Dances with dogs: interspecies play and a case for sympoietic enactivism

Abstract

I argue that an enactivist framework has more explanatory power than traditional philosophical theories of cognition when it comes to understanding the mechanisms underlying human-animal relationships. In both intraspecies and interspecies exchanges, what we often find are novel forms of cognition emerging from such transactions, but these “co-cognitive” processes cannot be understood apart from the interaction itself. I focus on a specific form of human-animal interaction—play, as it occurs between humans and domestic dogs—and argue that the best theory suited to the task of explaining how these two species create unique thought processes is a “sympoietic enactivism.” Rather than the more common “autopoietic” arguments defended by many enactivists, I argue that what is more accurately occurring during bouts of human–dog play is sympoietic, or “collectively producing.” Drawing on several different disciplines that converge on similar conclusions about creativity and collaboration, I show that human–dog play is a quintessential case of cognition that cannot be readily understood by appealing to the inner workings of either individual among the dyad. Thinking, on this view, is a form of play, and in playful interaction what gets created are wholly intersubjective modes of thought.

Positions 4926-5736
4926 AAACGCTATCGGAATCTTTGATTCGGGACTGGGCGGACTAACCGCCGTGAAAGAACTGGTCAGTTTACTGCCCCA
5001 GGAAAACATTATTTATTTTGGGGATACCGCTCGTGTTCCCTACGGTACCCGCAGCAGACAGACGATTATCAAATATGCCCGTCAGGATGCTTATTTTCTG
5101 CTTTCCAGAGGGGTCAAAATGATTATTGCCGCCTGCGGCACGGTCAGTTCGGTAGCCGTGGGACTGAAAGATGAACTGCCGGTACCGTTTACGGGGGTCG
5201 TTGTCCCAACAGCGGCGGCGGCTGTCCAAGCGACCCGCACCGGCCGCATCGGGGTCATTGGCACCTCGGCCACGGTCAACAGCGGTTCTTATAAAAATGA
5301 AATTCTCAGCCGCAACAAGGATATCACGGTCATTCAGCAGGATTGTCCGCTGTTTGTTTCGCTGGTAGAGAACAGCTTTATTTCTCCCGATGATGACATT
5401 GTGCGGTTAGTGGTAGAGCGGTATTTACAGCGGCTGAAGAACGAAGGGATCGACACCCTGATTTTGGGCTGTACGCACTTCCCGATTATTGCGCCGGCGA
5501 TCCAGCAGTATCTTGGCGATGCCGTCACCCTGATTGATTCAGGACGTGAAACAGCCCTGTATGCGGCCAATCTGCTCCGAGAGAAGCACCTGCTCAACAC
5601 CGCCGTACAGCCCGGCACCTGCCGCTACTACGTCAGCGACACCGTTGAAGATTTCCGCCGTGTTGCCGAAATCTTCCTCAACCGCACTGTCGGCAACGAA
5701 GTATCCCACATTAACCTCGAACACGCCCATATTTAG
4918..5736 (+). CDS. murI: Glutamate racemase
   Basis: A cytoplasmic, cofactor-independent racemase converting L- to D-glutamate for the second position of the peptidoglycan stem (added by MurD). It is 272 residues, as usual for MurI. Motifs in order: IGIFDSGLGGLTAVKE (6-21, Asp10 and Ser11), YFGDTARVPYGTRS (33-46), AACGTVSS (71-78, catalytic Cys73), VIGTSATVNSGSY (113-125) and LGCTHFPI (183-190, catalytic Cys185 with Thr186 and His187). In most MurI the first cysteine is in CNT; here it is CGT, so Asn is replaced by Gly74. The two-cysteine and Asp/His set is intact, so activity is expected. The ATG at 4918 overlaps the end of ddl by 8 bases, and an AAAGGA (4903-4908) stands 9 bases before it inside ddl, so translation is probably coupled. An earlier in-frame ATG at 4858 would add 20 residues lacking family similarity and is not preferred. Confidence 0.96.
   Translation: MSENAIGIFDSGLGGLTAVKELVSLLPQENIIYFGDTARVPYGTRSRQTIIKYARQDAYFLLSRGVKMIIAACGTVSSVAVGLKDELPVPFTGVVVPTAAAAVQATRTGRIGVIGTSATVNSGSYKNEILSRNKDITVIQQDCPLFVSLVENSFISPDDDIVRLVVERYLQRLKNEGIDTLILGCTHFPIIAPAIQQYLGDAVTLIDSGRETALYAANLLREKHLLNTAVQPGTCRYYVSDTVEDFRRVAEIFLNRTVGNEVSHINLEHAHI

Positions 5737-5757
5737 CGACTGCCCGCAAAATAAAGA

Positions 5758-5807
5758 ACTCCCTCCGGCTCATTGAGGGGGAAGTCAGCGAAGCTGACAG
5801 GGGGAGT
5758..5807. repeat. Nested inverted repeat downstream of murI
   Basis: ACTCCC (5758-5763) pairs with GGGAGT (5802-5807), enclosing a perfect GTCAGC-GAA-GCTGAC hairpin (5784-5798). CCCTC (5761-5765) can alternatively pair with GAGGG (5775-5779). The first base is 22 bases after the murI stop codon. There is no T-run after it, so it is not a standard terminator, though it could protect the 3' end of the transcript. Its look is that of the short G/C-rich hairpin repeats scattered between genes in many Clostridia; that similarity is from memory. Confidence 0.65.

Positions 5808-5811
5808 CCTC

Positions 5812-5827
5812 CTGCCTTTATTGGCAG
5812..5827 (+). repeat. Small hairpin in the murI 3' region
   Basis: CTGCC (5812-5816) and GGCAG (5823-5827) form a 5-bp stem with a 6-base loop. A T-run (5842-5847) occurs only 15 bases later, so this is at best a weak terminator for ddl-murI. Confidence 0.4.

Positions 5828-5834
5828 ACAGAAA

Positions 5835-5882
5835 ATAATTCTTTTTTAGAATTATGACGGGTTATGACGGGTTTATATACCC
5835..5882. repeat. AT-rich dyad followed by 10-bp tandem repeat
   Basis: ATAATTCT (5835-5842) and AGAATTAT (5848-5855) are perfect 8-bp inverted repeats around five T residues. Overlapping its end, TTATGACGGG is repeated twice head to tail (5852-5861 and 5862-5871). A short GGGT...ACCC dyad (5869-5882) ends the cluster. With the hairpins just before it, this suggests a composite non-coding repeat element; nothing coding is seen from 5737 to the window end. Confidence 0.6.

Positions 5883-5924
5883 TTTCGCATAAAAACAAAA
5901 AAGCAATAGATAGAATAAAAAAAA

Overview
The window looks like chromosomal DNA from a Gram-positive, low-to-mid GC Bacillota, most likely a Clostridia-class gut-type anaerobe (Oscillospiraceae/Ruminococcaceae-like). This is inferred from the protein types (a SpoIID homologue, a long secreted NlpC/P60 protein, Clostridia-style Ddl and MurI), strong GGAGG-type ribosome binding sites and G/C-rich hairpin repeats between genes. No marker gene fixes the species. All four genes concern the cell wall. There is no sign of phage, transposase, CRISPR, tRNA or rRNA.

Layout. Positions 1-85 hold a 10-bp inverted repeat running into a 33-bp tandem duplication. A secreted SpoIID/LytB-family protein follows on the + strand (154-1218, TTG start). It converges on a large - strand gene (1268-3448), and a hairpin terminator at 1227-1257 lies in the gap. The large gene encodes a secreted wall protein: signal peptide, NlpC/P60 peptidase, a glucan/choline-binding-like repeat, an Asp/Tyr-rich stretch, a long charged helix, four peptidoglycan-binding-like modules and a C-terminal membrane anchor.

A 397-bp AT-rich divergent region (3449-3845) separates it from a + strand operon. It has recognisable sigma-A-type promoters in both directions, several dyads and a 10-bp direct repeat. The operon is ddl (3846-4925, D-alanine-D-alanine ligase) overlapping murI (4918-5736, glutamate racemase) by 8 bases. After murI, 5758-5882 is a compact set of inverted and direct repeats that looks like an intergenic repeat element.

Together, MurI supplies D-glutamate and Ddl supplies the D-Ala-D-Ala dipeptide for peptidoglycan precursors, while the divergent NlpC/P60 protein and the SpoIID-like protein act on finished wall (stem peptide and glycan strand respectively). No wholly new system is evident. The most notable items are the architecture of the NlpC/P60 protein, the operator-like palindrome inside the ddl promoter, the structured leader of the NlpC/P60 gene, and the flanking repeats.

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Notes

  1. 1.

    The original text, in Spanish, is largely inaccessible, and was eventually written in English by Varela et al. (1974).

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Merritt, M. Dances with dogs: interspecies play and a case for sympoietic enactivism. Anim Cogn 24, 353–369 (2021). https://doi.org/10.1007/s10071-020-01468-y

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Keywords

  • Dogs
  • Cognitive science
  • Play
  • Philosophy
  • Interspecies interactions